Spurred by articles in publications from Vanity Fair to the New Yorker, the nation finally seems to be waking up to the fact that Miami is slowly being swallowed by the sea. Predictions ranging from eight inches to six feet of sea-level rise over the next century make it clear that our tropical paradise is going under, and it’ll be expensive to deal with. No sweat, though. You and your children (and their children) can avoid this whole mess by simply staying away from the coast — right? Wrong.
“This is going to affect people in West Dade more than it affects people on the coastline,” says Xavier Cortada, a painter and artist-in-residence at FIU, whose work focuses largely on environmental science. “If sea levels rise four feet as predicted, 70 percent of Hialeah is going underwater.”
While the city of Miami Beach spends millions on pumps and other short-term solutions to sea-level rise, Cortada wants officials and residents on the mainland to grasp how it will affect them too. His latest project, “Clima,” is an exhibition of works and interactive events focusing on climate change. It’s on display until the end of January at the Milander Center for Arts and Entertainment in Hialeah. Read more >>
Five FIU faculty members were honored and inducted into the Cleo Institute’s Leadership Circle on Thursday, November 12. The event showcased FIU’s multi-disciplinary work, as reflected in the group of inductees. Featured in photo, from left to right: Nancy Scanlon (Chaplin School of Hospitality and Tourism Management), Henry Briceño (Southeast Environmental Research Center), Juliet Pinto and Kate MacMillin (School of Journalism and Mass Communication), and previously-inducted faculty emeritus Jack Parker (College of Arts and Sciences). FIU’s Pete Harlem was also inducted.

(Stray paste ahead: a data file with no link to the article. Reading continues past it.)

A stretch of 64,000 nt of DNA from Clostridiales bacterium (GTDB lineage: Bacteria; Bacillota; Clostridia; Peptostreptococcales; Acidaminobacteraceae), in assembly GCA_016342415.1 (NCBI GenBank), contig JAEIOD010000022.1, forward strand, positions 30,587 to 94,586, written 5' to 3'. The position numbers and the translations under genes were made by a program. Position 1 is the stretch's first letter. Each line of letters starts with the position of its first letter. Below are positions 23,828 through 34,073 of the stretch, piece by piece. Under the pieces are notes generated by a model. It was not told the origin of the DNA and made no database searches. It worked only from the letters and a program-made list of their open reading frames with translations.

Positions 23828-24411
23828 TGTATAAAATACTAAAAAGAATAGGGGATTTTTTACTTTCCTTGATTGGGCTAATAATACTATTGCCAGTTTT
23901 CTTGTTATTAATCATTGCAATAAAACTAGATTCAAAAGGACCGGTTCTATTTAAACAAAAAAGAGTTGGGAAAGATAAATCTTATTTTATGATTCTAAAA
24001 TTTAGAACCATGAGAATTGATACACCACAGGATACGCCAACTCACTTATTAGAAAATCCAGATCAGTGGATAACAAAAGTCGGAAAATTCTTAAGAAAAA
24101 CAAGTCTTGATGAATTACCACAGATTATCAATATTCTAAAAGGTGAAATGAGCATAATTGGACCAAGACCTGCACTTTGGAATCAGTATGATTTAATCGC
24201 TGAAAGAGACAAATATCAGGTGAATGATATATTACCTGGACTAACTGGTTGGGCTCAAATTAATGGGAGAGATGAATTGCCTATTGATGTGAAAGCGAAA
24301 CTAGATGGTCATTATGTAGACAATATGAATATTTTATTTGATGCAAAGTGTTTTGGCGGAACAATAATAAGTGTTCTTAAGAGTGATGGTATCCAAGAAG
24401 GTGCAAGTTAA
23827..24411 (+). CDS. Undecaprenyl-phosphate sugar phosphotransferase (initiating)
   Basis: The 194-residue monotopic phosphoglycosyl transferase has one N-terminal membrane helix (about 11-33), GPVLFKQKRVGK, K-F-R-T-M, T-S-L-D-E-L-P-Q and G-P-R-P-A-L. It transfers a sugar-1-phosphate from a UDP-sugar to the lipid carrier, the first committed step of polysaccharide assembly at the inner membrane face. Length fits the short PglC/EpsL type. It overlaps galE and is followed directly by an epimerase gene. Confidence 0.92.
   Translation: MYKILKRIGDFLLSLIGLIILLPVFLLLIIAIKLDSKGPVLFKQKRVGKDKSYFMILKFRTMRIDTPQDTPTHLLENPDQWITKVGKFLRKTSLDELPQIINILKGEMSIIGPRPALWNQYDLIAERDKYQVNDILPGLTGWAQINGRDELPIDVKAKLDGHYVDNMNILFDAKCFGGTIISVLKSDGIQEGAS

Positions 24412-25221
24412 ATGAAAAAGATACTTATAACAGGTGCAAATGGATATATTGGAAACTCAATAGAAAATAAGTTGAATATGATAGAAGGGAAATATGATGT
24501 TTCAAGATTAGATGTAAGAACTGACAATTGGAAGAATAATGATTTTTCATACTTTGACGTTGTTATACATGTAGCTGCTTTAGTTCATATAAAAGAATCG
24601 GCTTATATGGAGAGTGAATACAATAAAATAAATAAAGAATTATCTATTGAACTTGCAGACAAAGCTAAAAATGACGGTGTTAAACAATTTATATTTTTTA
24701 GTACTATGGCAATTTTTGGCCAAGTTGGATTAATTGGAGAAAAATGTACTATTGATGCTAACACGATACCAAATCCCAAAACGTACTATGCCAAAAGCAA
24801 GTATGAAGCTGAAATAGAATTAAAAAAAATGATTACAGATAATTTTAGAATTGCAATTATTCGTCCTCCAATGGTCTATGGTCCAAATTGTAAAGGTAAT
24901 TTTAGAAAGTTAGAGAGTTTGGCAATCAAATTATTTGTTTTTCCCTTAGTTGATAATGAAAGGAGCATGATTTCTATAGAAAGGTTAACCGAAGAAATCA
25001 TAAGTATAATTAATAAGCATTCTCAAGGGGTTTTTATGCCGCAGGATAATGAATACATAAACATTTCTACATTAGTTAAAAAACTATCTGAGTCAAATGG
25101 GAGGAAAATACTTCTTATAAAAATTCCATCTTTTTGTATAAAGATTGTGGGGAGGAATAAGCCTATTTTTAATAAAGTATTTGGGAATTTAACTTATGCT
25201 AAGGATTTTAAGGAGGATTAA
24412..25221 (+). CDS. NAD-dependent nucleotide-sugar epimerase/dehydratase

A group of concerned residents and environmental experts recently gathered at the Miami Beach Botanical Garden for a screening of South Florida’s Rising Seas Impact. The documentary produced by professors and journalism students at Florida International University highlights the dangers of climate change and how it affects South Florida.
Caroline Lewis, Mitchell Chester, Tiffany Troxler, Abel Fernandez and Juliet Pinto (featured in photo, left-to-right) participated in a panel discussion about climate change and its effects on the inhabitants of South Florida.
Mayor Carlos Hernandez and the City Council are proud to present CLIMA – a solo art exhibit by Xavier Cortada addressing sea level rise and global climate change, which will run from November 30, 2015 through January 29, 2016 at the Milander Center for Arts and Entertainment in Hialeah, FL.
The CLIMA exhibit is presented by the City of Hialeah in partnership with Florida International University Sea Level Solutions Center (SLSC), Florida International University College of Arts & Sciences School of Environment, Society and the Arts (SEAS), the Florida International University College of Architecture + The Arts (CARTA), and the Southern Alliance for Clean Energy –with special acknowledgement of the support from the Rauschenberg Residency/Robert Rauschenberg Foundation.